I have fabulous news for you to start your new year off on a happy note.
In the first two decades of the 21st century, psychotherapy has finally developed a fabulous reputation. In earlier times, therapy was kept secret and surrounded by a shameful aura. It was often a dirty secret to confide in a trained expert.
Themes were only discussed with trusted friends in private places. Currently, my friends and my granddaughters’ friends talk openly about who they see in therapy, and why they love it.
“It really helps,” they say.
Over time, I've collected gems that people say in the privacy of therapy, so after four decades of helping people transform misery to happiness, I can share the thoughts of my clients. I call these “the one-liner.” They are powerful one-sentence summaries of what feels important:
- “Every day is so new, it's like being a great adventurer. You don't know what to choose next." This client was recently divorced. She was feeling happy for the first time in five years.
- “Yesterday, I met my mother for lunch. She was a tidal wave of negativity." Adults continue to struggle with the long term after effects of growing up with a mom or dad who is angry, abusive, depressed or distant.
- “Real men don't let their emotions get carried away by their feelings.” Males still carry the burden of unrealistic expectations to remain strong, manly, logical and powerful, despite the pressure of life. However, “real men” indeed struggle with emotion.
- “If I knew that grand kids were so much fun, I would have had them first." Grandparenting turns out to be a source of joy for older adults fortunate to live near their offspring; however, getting along is a tricky business often addressed in therapy.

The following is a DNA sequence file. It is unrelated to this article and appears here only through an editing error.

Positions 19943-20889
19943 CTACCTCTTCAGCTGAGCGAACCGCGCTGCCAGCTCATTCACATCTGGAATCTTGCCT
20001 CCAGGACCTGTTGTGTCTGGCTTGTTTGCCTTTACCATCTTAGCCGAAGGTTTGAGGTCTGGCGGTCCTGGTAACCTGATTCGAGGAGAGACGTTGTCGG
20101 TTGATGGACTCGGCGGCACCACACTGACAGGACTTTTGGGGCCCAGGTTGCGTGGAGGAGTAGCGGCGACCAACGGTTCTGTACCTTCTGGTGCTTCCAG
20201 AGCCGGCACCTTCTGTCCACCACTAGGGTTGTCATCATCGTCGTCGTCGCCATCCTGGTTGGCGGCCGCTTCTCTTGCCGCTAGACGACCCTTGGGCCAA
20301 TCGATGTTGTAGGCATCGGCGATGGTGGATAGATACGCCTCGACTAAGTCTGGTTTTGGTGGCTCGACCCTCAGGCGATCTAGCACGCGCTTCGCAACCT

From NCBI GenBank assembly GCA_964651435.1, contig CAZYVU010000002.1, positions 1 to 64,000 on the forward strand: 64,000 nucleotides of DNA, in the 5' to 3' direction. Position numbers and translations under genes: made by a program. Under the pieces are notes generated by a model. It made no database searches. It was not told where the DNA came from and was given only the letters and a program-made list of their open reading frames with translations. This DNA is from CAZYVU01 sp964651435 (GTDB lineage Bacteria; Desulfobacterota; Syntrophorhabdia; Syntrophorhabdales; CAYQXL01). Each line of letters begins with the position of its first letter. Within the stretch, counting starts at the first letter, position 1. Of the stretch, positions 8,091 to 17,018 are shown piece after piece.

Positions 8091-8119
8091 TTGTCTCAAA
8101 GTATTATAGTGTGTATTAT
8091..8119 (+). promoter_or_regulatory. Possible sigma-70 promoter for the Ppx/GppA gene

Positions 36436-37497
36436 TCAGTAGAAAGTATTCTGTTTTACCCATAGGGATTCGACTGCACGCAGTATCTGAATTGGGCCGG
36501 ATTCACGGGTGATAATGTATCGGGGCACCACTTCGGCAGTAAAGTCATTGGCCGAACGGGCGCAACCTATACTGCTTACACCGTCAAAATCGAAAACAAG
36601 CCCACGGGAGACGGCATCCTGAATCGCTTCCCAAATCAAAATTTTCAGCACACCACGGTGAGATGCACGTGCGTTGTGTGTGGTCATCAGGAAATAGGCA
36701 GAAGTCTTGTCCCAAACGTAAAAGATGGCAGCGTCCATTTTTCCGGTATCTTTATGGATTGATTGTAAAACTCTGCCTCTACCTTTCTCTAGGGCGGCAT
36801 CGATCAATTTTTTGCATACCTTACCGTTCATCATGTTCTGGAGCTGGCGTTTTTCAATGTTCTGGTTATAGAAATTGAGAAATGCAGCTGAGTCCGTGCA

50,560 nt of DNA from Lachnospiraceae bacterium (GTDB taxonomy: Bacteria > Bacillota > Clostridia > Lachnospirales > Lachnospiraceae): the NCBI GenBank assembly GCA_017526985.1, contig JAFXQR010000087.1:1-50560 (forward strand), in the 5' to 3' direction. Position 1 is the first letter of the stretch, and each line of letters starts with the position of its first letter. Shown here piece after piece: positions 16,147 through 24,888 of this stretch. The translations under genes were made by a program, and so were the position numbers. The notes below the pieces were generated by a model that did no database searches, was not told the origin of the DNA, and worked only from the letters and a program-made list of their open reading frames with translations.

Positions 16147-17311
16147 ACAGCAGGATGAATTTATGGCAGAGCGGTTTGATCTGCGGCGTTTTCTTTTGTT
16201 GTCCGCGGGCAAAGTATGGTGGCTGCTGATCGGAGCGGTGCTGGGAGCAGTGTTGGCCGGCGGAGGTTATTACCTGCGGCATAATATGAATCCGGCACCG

- “Many people get married before they get born.” Decades ago, I taught clients and colleagues that we need to be full adults to couple well. The coupling skills need to be deeply ingrained for marriage to feel successful over time.
Because therapy is now both fashionable and transformative, it is now a desirable and life-altering gift to the self. To celebrate advances in optimizing the power of the human spirit, in my next column, I look forward to reading about what therapy is and what it is not. Let’s look at large themes in this essential human health service:
- How can you find skillful psychotherapy that is affordable with help from insurance?
- What do the letters mean after a therapists’ name, and can you trust them? Do they need to be a doctor, or does a counselor possess adequate training?
- What is the difference in skill for someone with an MD in Psychiatry?
- How do therapists and counselors receive training to help clients change?
- Do pros need therapy themselves, and do they get it?
What happens behind that carefully closed door? What are typical problems people bring, and address successfully, when they are in the quiet of their own space?
From Jungian theory to existentialism, behavior therapy, acceptance and commitment therapy, and eye-movement desensitization, clients learn to face tough issues head on. Here are a few themes:
- Therapy helps solve problems. What we do not understand can harm us. Therapy helps embrace and work effectively with life issues that create anxiety.
- Therapy increases happiness. Typical themes center around what makes a client unhappy. For example, I recently sat with a Mom of grown sons, who would do anything to help them with addictive tendencies they inherited through genetics.
- Relationship therapy is one of our greatest gifts. Because human unhappiness often involves love gone awry, working in interpersonal therapy with couples and families creates positive changes for generations to come.
Join us, as we devote a column to each of these themes. As Yoda, my favorite guru, says, “May the force be with you.” Yoda knows that the force for change is within each of us, waiting to be tapped for our best lives.
To consider: What do you need to change? What have you tried? What else can you do? Would you take the challenge? What might happen if you did?
To explore: To learn more, go to www.judithcoche.com to get a quick study of what therapy is and how it can help.
ED. NOTE: Dr. Coche practices clinical psychology in Stone Harbor and Philadelphia. She invites responses through her website, www.cochecenter.com.